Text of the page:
DFWChild / Articles / MomLife / Pregnancy / The Lowdown on Hypnosis for Birth

The Lowdown on Hypnosis for Birth

Quick poll: What image comes to mind when you hear the word “hypnosis”? A magician waving a pocket watch in front of someone clucking like a chicken? Us too — until we learned about hypnosis for birth. This childbirth education class is rising in popularity for first-time mothers looking to take more control of their birthing plans, seasoned moms one coconut-oil remedy away a completely chemical-free birth, and all moms in between. (And we’re not kidding about those coconut-oil remedies. Try it on diaper rash, and thank us later.)
Hypnosis for birth involves deep, self-induced meditation used to negate anxiety, fear, unnecessary outside stimuli and, for many moms, pain. Hypnosis, including hypnosis for birth, simulates your body’s natural anesthesia, lessening uncomfortable sensations and making you more open to suggestion. While there are many methods of hypnosis, two of the most common programs, HypnoBirthing and Hypnobabies Childbirth Hypnosis, use words such as “peace” or “relax” to trigger eyes-open hypnosis (meaning you can still walk and talk.) While hypnosis doesn’t guarantee a painless birth, many moms speak of pain-free deliveries.
“Hypnosis is about allowing yourself to focus on something, like your breath, and not pay attention to all the other things around you,” says Cheryl Johnson, owner of OmBalance, a wellness studio in Dallas focused on birth, prenatal and postnatal care. “We teach you how to focus so that your mind is in charge of your body.”
Class format for HypnoBirthing and Hypnobabies vary per instructor, but commonly include 5−6 weeks of classes in a small group setting lasting 2−3 hours. Curriculum differs per method, but all classes include a strong pillar of childbirth education, similar to Lamaze International or the Bradley Method. By learning both the science of pregnancy and the meditation and relaxation techniques of hypnosis, new moms and their partners gain the assurance to design a birth plan and select a birth team that work for them.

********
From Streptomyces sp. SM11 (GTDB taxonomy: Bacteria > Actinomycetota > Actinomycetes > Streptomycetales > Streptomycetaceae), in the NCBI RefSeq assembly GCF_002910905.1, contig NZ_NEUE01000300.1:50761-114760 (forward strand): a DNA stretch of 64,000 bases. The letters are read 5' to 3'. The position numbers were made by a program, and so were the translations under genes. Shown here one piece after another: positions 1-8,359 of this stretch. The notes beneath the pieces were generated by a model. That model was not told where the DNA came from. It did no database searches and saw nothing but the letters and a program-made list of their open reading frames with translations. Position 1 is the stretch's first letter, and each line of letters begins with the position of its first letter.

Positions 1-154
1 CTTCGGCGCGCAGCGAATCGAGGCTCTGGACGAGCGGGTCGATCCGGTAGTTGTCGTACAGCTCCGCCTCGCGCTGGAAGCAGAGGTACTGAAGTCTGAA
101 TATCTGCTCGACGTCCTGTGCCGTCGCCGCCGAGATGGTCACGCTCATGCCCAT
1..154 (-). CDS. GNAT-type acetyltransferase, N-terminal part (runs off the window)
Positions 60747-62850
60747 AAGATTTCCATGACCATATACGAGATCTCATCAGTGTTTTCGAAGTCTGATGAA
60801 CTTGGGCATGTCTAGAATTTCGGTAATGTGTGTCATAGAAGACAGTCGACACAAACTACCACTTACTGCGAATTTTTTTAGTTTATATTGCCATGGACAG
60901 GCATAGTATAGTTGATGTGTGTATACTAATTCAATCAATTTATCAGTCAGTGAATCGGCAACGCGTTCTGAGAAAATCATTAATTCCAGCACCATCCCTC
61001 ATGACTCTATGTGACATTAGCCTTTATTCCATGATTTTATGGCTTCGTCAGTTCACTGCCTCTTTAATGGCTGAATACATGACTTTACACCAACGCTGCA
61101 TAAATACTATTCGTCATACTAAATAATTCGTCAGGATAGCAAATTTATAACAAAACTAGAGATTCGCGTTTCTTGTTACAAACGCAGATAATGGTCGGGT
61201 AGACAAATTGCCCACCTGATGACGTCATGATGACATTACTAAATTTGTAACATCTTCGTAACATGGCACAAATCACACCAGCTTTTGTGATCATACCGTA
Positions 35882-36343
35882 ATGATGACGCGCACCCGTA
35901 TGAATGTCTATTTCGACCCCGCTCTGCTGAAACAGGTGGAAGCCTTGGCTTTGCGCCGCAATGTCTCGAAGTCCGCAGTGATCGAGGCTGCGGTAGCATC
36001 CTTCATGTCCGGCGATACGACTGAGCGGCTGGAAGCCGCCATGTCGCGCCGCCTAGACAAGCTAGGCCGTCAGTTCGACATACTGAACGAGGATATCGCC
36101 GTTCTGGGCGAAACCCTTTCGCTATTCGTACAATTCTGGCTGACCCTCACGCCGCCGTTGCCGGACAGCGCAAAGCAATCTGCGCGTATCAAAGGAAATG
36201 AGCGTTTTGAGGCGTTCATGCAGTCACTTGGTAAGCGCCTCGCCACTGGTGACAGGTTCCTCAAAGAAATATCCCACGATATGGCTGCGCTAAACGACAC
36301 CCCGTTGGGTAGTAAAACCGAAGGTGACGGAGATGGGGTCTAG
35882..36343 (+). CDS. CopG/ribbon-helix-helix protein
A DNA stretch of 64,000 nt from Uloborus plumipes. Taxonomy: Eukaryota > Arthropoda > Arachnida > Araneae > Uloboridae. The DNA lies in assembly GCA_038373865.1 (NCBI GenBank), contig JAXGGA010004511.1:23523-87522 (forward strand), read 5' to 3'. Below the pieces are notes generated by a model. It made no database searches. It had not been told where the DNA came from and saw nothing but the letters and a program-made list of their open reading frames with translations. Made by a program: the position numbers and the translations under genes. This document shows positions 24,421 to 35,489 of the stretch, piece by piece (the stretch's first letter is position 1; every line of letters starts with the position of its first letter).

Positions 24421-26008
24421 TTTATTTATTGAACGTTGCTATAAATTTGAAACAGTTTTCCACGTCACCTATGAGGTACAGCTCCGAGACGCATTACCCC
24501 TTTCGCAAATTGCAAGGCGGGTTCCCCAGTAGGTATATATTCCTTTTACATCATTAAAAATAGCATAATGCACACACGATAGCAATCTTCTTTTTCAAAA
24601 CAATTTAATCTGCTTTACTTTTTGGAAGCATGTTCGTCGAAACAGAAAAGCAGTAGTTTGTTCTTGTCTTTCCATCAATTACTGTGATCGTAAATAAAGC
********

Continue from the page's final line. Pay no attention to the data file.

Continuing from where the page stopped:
“The biggest gift couples get from these classes is that it gives the confidence to feel good about your labor choices,” says Johnson, who has been teaching HypnoBirthing to Dallas families for eight years. “Hypnosis for birth can put you in a position to make really informed decisions about your body and your baby.”
While hypnosis classes aren’t one-size-fits-all childbirth education, they can be especially beneficial for first-time moms who have fear and anxiety about childbirth, moms aiming for a vaginal birth after cesarean section or moms wanting a drug-free birth. And as with all childbirth education classes, this one requires a bit of homework. Classes give a mom all the necessary tools to rehearse birth hypnosis with her spouse, doula or someone on her birthing team, so delivery day goes as planned. Expecting moms use scripts or CDs to practice self-hypnosis and are encouraged to incorporate techniques into their daily routine.
Thanks to a revitalization of the natural birth movement, hypnosis is gaining popularity with moms wanting a drug-free birth, although Hypnobabies and HypnoBirthing classes are compatible with all types of births, including hospital deliveries with epidurals and C-sections.
“I love to get first-time mothers [in my classes] because so much of our program is about working through fear associated with childbirth,” says Dawn Green of Blessed Dawn Births. Green is a doula and Hypnobabies Childbirth Hypnosis instructor for families in Dallas-Fort Worth. “I also get a lot of moms that had rough births previously and want a natural or gentler birth for their next child. Hypnobabies works for anyone who is willing to put in the time.”
Regardless of their birthing choices, moms interested in hypnosis seem to share a common goal: They want to have a more comfortable birth and bring their new babies into a more serene world.
“We’re a culture so obsessed with the TV version of birth, with screaming and disaster, and in the end the baby comes, and it’s all OK,” Green says. “We need to show women that that’s not how birth is supposed to be. This type of [hypnosis for] birth is something parents can be in control of. It gives women a positive, powerful and joyful birth experience.”

Published October 2015